From: Bjoern Olausson (namdlist_at_googlemail.com)
Date: Wed Feb 09 2011 - 08:32:13 CST
On Wednesday 09 February 2011 14:43:17 Axel Kohlmeyer wrote:
> the situation of reading dcd is fairly complicated, as you could see
> from reading the dcd plugin code from VMD. there are essentially
> three issues to worry about:
> - there are different variants of the .dcd file format: coordinates,
> velocities, accelerations, and the coordinates can be with or
> without cell dimensions. also different codes output different
> properties in different locations, or just set them to some
> random or useless values.
> - the "width" of some of the entries, particularly the bytes that you call
> HDR, i.e. the record length marker, can change depending on what
> compiler and platform you were on. most fortran compilers use 32-bit
> record length markers, even on 64-bit platforms. some 64-bit, some
> have a flag to set this. also the size of all the integers can be
> doubled, if the fortran code outputting the .dcd file was compiled with
> 64-bit integer support.
> - finally it makes a difference whether you write binary data on a
> big endian or little endian machine (or rather if you are reading the
> data on a machine with the same or different endian byteordering)
> now, if you only care about files from one specific machine for you
> personally, you can just go along and forget the rest, but if you want
> to write something that is portable across multiple MD packages,
> i welcome you to the hell of arbitrary and unpractical file formats.
Thanks, that was informative!
For now I would be happy to figure out the proper header layout for NAMD 2.7
64-bit compiled with ICC 11.1.046 (ELF 64-bit LSB executable, AMD x86-64,
version 1 (SYSV), for GNU/Linux 2.6.9, dynamically linked (uses shared libs),
for GNU/Linux 2.6.9) which only runs on one cluster.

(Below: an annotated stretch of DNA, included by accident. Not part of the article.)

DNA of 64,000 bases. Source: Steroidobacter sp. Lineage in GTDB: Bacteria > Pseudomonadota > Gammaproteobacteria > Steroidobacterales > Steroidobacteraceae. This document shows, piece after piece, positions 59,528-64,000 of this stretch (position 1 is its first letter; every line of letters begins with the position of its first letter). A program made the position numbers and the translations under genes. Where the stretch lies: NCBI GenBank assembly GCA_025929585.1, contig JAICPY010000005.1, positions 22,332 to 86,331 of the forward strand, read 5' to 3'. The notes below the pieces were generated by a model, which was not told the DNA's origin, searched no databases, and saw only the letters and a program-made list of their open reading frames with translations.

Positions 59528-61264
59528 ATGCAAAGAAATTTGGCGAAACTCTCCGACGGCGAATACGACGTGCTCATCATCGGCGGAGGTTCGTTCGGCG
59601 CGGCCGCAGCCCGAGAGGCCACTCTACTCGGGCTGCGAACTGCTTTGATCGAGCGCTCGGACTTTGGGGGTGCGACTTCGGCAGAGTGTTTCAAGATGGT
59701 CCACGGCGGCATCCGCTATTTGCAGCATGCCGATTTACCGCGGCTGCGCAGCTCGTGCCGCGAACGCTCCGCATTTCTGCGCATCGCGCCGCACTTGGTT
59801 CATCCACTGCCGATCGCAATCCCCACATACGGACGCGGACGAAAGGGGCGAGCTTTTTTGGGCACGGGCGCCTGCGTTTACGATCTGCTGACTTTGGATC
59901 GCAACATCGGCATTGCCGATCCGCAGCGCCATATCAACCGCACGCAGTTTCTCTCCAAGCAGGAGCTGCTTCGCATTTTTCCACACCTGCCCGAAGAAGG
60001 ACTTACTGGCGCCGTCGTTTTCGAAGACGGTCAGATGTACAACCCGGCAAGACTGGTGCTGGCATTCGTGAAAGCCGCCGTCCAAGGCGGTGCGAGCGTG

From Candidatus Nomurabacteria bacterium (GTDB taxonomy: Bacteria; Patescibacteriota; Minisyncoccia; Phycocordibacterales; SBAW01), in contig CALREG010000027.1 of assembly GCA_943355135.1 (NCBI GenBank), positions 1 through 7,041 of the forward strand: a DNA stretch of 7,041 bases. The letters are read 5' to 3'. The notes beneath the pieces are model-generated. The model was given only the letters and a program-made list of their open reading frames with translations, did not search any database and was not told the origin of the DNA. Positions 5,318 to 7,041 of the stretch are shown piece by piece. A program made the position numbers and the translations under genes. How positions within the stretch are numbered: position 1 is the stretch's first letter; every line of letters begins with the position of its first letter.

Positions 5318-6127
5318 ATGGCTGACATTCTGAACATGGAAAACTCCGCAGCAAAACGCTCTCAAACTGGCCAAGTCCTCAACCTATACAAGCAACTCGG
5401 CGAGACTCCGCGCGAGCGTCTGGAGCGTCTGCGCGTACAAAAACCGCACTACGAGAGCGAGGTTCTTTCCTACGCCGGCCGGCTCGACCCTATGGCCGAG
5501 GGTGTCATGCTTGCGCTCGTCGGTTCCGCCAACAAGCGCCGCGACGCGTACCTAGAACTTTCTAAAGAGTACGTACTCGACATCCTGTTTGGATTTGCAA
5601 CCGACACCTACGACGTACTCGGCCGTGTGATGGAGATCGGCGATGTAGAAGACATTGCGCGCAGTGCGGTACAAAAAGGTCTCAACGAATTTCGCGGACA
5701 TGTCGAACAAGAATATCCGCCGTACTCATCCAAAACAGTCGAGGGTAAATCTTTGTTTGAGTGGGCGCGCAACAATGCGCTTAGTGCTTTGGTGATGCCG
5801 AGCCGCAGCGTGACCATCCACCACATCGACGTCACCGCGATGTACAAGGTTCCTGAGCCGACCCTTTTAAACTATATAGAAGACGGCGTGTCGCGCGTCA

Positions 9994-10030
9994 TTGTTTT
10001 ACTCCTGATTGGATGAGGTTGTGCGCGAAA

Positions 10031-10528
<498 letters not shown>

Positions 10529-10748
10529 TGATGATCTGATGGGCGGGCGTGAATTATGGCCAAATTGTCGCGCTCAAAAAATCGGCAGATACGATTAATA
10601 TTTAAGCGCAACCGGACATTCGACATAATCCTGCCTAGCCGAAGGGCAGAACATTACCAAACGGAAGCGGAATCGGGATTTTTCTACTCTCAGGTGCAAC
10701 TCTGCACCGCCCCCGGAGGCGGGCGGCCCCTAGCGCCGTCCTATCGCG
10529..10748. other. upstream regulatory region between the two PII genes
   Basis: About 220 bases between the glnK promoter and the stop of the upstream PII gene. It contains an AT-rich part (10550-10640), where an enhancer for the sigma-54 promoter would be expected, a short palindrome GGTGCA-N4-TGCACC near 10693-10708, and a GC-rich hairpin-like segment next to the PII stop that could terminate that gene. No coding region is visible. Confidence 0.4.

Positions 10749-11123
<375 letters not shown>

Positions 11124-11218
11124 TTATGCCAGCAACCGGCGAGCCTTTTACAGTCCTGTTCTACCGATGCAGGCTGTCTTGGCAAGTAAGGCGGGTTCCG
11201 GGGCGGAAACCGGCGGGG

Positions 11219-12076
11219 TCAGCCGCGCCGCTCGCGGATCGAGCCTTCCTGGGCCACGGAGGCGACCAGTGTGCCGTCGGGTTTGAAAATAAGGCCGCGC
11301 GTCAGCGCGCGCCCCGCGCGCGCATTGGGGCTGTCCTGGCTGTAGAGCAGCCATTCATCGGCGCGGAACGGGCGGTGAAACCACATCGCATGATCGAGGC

> FWIW, most example codes that you can find will only read a subset
> of the available files. the VMD dcd plugin reads more variants than any
> other code that i know, but there is a lot of hard work and testing (mainly
> by john) that went into it and every once in a while some issue still comes
> up (although recently more to prove that some dcd format producing code
> is not writing proper files).
Thats really odd - and I was complaining about the PDB file format ;-)
Do you have any hint for me on how to figure out the stuff? I tried looking at
the header in a hex editor, but except from the values I already figured out,
I couldn't find more known values (like PBC, integration timestep, number of
Atoms) which brings up the question what information NAMD stores in the
> the main problem is, there is no documented standard. the "standard"
> is whatever CHARMM outputs, and even that has been changing.
Mhhh, is there at least one for NAMD (2.7). Of course one would have to pay
attention to the endianess, bit width and precision. But if the bit width,
endianess and precision are known, the sequence for the values should be the
same for all DCDs written by NAMD, shouldn't it?
Thanks again for this information. This explains why my interpretation of some
Fortran code was not working and now that I know that I am not entirely stupid
it is less frustrating ;-)
-- Bjoern Olausson Martin-Luther-Universitšt Halle-Wittenberg Fachbereich Biochemie/Biotechnologie Kurt-Mothes-Str. 3 06120 Halle/Saale Phone: +49-345-55-24942
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